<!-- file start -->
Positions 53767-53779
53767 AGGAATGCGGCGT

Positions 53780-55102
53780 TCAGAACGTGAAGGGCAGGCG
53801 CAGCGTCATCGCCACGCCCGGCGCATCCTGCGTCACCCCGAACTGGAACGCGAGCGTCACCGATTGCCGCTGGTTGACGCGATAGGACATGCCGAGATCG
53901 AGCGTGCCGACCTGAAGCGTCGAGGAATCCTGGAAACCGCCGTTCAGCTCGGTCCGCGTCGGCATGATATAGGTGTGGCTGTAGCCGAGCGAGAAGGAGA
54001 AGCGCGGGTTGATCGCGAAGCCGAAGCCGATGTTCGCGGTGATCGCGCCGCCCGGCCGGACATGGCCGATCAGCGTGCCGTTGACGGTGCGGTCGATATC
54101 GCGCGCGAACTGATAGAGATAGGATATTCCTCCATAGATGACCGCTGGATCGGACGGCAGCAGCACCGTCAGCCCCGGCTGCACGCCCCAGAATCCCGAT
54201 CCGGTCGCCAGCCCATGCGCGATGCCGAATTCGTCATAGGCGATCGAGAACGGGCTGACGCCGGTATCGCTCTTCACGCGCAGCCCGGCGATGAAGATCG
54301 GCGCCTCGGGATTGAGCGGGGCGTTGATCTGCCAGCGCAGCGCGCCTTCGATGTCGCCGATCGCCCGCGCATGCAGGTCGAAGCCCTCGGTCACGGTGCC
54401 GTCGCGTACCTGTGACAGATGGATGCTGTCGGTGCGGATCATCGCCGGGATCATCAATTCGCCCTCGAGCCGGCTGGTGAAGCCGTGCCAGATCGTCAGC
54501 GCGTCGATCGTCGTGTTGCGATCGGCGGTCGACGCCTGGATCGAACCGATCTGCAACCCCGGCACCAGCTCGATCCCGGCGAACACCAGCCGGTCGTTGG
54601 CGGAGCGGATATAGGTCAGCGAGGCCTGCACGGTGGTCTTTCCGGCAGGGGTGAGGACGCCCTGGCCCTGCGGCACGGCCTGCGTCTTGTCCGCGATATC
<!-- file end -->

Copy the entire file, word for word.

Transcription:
Positions 53767-53779
53767 AGGAATGCGGCGT

Positions 53780-55102
53780 TCAGAACGTGAAGGGCAGGCG
53801 CAGCGTCATCGCCACGCCCGGCGCATCCTGCGTCACCCCGAACTGGAACGCGAGCGTCACCGATTGCCGCTGGTTGACGCGATAGGACATGCCGAGATCG
53901 AGCGTGCCGACCTGAAGCGTCGAGGAATCCTGGAAACCGCCGTTCAGCTCGGTCCGCGTCGGCATGATATAGGTGTGGCTGTAGCCGAGCGAGAAGGAGA
54001 AGCGCGGGTTGATCGCGAAGCCGAAGCCGATGTTCGCGGTGATCGCGCCGCCCGGCCGGACATGGCCGATCAGCGTGCCGTTGACGGTGCGGTCGATATC
54101 GCGCGCGAACTGATAGAGATAGGATATTCCTCCATAGATGACCGCTGGATCGGACGGCAGCAGCACCGTCAGCCCCGGCTGCACGCCCCAGAATCCCGAT
54201 CCGGTCGCCAGCCCATGCGCGATGCCGAATTCGTCATAGGCGATCGAGAACGGGCTGACGCCGGTATCGCTCTTCACGCGCAGCCCGGCGATGAAGATCG
54301 GCGCCTCGGGATTGAGCGGGGCGTTGATCTGCCAGCGCAGCGCGCCTTCGATGTCGCCGATCGCCCGCGCATGCAGGTCGAAGCCCTCGGTCACGGTGCC
54401 GTCGCGTACCTGTGACAGATGGATGCTGTCGGTGCGGATCATCGCCGGGATCATCAATTCGCCCTCGAGCCGGCTGGTGAAGCCGTGCCAGATCGTCAGC
54501 GCGTCGATCGTCGTGTTGCGATCGGCGGTCGACGCCTGGATCGAACCGATCTGCAACCCCGGCACCAGCTCGATCCCGGCGAACACCAGCCGGTCGTTGG
54601 CGGAGCGGATATAGGTCAGCGAGGCCTGCACGGTGGTCTTTCCGGCAGGGGTGAGGACGCCCTGGCCCTGCGGCACGGCCTGCGTCTTGTCCGCGATATC